Gene editing promises the ultimate cure for genetic diseases by directly correcting disease-causing variants. However, the first clinical trials have chased the “low hanging fruit” using editing strategies that rely on gene disruption by introducing double-strand DNA breaks that lead to insertions and deletions (indels) by the NHEJ pathway. Since NHEJ is constitutively active throughout the cell cycle and the default DNA repair pathway, this is by far the most efficient type of conventional gene editing as opposed to homology-directed repair (HDR). HDR relies on delivery of an exogenous repair template and this pathway is active only in the S and G2 phases of the cell cycle. These two parameters constitute challenges in clinical use of HDR since exogenous DNA is toxic in most therapeutically relevant cell types and since the inherent competition between NHEJ and HDR can be a bottleneck. However, HDR benefits from enabling precise edits to be made to the genome, thereby representing true gene editing with control over the outcome. Still, in both these modalities the DNA breaks are considered a potential source of genotoxicity due to the possibility of off-target edits and chromosomal aberrations such as translocations and chromothripsis. Next-generation gene editing tools like Base and Prime Editing that rely on DNA single strand nicking reduce the risk of such harmful events but are still limited in the scope of the edits they can generate (Anzalone et al., 2020). The newest types of editors based on CRISPR-associated transposases or CRISPR-directed integrases facilitate larger edits but are still under development and immature for clinical …

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Apr 2023 • Optics Continuum

Designing an optical phase element for field of view enhancement by using wavelength multiplexing

Vismay Trivedi, Abhijit Sanjeev, Zeev Zalevsky

Enhancing the image quality of the captured image is one of the prime objectives of modern image acquisition systems. These imaging systems can be broadly divided into two subsystems: an optical subsystem and a digital subsystem. There are various limitations associated with the optical and digital subsystems. One of the crucial parameters that are affected by the limitation of the physical extent of the recording or capturing system is the field of view (FOV). A reduced FOV can lead to loss of information thereby increasing the time for post-processing of images as well as introducing mechanical scanning to achieve a larger FOV. A simple yet efficient technique for FOV enhancement is demonstrated in this paper. An optical element is designed in such a way that it diffracts different wavelengths in the desired manner and the information from different regions of the object is carried by different wavelengths which …

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Apr 2023 • Frontiers in Immunology

Altered somatic hypermutation patterns in COVID-19 patients classifies disease severity

Modi Safra, Zvi Tamari, Pazit Polak, Shachaf Shiber, Moshe Matan, Hani Karameh, Yigal Helviz, Adva Levy-Barda, Vered Yahalom, Avi Peretz, Eli Ben-Chetrit, Baruch Brenner, Tamir Tuller, Meital Gal-Tanamy, Gur Yaari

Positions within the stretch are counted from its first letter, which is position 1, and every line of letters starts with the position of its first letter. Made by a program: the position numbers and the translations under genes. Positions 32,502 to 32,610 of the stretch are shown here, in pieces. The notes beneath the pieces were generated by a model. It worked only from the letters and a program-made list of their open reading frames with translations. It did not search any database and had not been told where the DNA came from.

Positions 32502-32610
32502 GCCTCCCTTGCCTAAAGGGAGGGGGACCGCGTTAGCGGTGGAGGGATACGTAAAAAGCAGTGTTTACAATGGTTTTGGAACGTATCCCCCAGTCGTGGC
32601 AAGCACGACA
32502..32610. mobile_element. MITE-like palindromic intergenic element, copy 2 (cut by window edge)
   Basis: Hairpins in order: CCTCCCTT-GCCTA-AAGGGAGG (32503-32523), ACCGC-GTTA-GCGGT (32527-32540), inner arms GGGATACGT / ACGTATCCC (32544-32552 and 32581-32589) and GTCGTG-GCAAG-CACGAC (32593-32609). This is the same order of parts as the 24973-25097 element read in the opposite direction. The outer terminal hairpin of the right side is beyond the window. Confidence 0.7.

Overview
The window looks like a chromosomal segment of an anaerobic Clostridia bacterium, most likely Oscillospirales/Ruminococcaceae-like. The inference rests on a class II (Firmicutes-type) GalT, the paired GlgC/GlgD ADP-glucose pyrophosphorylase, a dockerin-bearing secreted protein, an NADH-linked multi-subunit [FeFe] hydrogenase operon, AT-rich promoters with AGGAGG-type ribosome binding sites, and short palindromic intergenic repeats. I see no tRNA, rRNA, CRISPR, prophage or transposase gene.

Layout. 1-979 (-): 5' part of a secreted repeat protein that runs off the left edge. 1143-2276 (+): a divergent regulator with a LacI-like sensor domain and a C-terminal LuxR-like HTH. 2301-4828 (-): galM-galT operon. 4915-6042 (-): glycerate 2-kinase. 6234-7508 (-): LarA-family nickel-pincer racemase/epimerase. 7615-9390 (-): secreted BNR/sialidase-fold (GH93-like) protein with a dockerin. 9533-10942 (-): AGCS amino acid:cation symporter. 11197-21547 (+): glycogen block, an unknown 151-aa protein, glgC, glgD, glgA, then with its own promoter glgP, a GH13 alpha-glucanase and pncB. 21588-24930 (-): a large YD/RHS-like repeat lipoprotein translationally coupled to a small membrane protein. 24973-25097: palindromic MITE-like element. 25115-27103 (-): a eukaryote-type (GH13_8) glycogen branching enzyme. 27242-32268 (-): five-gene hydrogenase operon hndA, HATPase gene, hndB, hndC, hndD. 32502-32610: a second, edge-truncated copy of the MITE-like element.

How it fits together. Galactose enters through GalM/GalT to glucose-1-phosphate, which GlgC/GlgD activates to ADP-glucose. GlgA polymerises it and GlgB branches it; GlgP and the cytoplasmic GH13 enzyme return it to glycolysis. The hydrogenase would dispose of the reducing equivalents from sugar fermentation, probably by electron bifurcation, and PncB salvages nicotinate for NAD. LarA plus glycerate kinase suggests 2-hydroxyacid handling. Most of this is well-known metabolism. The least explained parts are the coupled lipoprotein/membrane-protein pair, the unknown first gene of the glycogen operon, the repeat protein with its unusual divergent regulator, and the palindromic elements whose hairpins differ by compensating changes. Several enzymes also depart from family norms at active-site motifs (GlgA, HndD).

The success of the human body in fighting SARS-CoV2 infection relies on lymphocytes and their antigen receptors. Identifying and characterizing clinically relevant receptors is of utmost importance. We report here the application of a machine learning approach, utilizing B cell receptor repertoire sequencing data from severely and mildly infected individuals with SARS-CoV2 compared with uninfected controls. In contrast to previous studies, our approach successfully stratifies non-infected from infected individuals, as well as disease level of severity. The features that drive this classification are based on somatic hypermutation patterns, and point to alterations in the somatic hypermutation process in COVID-19 patients. These features may be used to build and adapt therapeutic strategies to COVID-19, in particular to quantitatively assess potential diagnostic and therapeutic antibodies. These results constitute a proof of concept for future epidemiological challenges.

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Apr 2023 • arXiv preprint arXiv:2304.08834

Non-normalizable quasi-equilibrium states under fractional dynamics

Lucianno Defaveri, Maike AF dos Santos, David A Kessler, Eli Barkai, Celia Anteneodo

We study non-normalizable quasi-equilibrium states (NNQE) arising from anomalous diffusion. Initially, particles in contact with a thermal bath are released from an asymptotically flat potential well, with dynamics that is described by fractional calculus. For temperatures that are sufficiently low compared to the potential depth, the properties of the system remain almost constant in time. We use the fractional-time Fokker-Planck equation (FTFPE) and continuous-time random walk approaches to calculate the ensemble averages of observables. We obtain analytical estimates of the duration of NNQE, depending on the fractional order, from approximate theoretical solutions of the FTFPE. We study and compare two types of observables, the mean square displacement typically used to characterize diffusion, and the thermodynamic energy. We show that the typical time scales for stagnation depend exponentially on the activation energy in units of temperature multiplied by a function of the fractional exponent.